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We're trying to make a decision between using our hosting company for DNS or using Amazon's Route 53.

One of the benefits of touted by Amazon about Route 53 is that it uses Anycast which means that their DNS servers are distributed throughout the globe, and when a DNS request needs to be resolved, the request will be sent to the closest server, which will reduce the amount of time the lookup takes.

My question is - doesn't the DNS cache of whatever DNS the user is using make this irrelevant? Don't all secondary DNS servers cache local copies of the DNS so that they don't need to forward the request to the primary DNS server? And isn't that information updated automatically (not when the user requests it) based on the SOA records "refresh" value?

I have a similar question about uptime. Let's say we choose our hosting company's DNS, and it goes down for a few hours. Won't secondary DNS servers just continue to serve the cached content for as long as the SOA's "expire" value is set to (1 week, in our case)?

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Your misconception is between secondary DNS server and caching DNS resolver. Secondaries are your (your hosting company/amazon route 53) servers, and for those SOA values apply. DNS caches are not secondaries and they have nothing to do with all SOA values - they deal with TTL of particular record. –  Sandman4 May 30 '12 at 12:51
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And isn't that information updated automatically (not when the user requests it) based on the SOA records "refresh" value?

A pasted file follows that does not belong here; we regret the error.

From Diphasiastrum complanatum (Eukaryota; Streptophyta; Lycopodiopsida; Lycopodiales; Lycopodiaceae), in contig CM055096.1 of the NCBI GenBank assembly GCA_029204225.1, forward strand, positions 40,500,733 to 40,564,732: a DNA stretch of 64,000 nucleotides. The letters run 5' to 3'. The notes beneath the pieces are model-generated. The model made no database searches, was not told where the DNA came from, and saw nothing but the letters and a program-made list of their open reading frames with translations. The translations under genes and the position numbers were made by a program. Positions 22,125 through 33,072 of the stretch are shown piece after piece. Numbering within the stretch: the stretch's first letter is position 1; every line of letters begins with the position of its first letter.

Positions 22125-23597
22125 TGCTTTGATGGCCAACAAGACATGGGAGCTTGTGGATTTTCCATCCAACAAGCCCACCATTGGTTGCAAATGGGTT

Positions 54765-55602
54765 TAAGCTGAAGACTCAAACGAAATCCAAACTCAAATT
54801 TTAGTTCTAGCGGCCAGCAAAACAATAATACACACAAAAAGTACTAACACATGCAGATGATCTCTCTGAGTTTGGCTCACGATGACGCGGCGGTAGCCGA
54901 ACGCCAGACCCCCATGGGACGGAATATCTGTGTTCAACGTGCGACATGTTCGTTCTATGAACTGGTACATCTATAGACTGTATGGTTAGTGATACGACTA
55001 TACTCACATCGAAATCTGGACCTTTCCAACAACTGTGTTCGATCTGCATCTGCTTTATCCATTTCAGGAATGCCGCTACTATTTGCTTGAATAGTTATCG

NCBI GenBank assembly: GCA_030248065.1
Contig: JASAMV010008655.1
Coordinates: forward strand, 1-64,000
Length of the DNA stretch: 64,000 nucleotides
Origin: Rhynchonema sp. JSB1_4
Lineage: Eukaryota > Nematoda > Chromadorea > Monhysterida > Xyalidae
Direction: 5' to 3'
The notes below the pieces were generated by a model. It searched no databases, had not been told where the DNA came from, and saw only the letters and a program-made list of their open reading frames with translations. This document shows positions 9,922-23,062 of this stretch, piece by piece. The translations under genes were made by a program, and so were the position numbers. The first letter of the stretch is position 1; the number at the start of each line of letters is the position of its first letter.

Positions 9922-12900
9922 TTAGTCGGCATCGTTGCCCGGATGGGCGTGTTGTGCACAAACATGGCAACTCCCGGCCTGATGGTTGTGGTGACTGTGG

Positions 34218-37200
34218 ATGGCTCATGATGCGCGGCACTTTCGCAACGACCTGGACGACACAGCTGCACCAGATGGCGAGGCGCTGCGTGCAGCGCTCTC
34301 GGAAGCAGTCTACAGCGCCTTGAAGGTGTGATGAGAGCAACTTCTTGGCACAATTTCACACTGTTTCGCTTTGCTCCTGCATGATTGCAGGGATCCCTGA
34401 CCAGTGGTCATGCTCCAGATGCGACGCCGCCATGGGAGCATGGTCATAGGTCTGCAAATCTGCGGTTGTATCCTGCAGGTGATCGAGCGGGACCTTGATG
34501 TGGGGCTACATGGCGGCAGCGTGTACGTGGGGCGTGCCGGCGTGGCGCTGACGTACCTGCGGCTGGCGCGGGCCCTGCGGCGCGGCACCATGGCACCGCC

No. It's only updated when a) that secondary DNS server gets a DNS request for that domain and b) the local cache for that record has expired. If no one on my ISP requests Google.com for a while, it'll drop out of their cache entirely.

Won't secondary DNS servers just continue to serve the cached content for as long as the SOA's "expire" value is set to (1 week, in our case)?

Some of those secondary servers are at 6 days, 23 hours, 59 minutes and 59 seconds when your DNS goes down.

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ceejayoz - for the sake of future readers, please, call secondary server secondary, and caching resolver caching. –  Sandman4 May 30 '12 at 12:50
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Benefits of anycast DNS versus unicast DNS

  • Lower overall latency
  • Distribution of load (usually not major, but one could conceivably end up with a lot of traffic)
    • Better DoS resistance
  • Transparent redundancy

It is true that this is made less useful overall with longer DNS cache times. It is also true that it doesn't absolve you of specifying more than one address for your servers. Ideally, those multiple addresses should be advertised by different AS numbers.

Remember that DNS caching only works if somebody requested the address before when you did and that you request it again before it expires from the caching server.

Summary conclusion

Is it better than unicast? Yes.. especially for the root DNS servers; they're mostly anycast addresses. Is it remarkably better enough to have an impact on your systems? For 99% of folks, no. The advantage comes from somebody else managing the server and keeping it alive.

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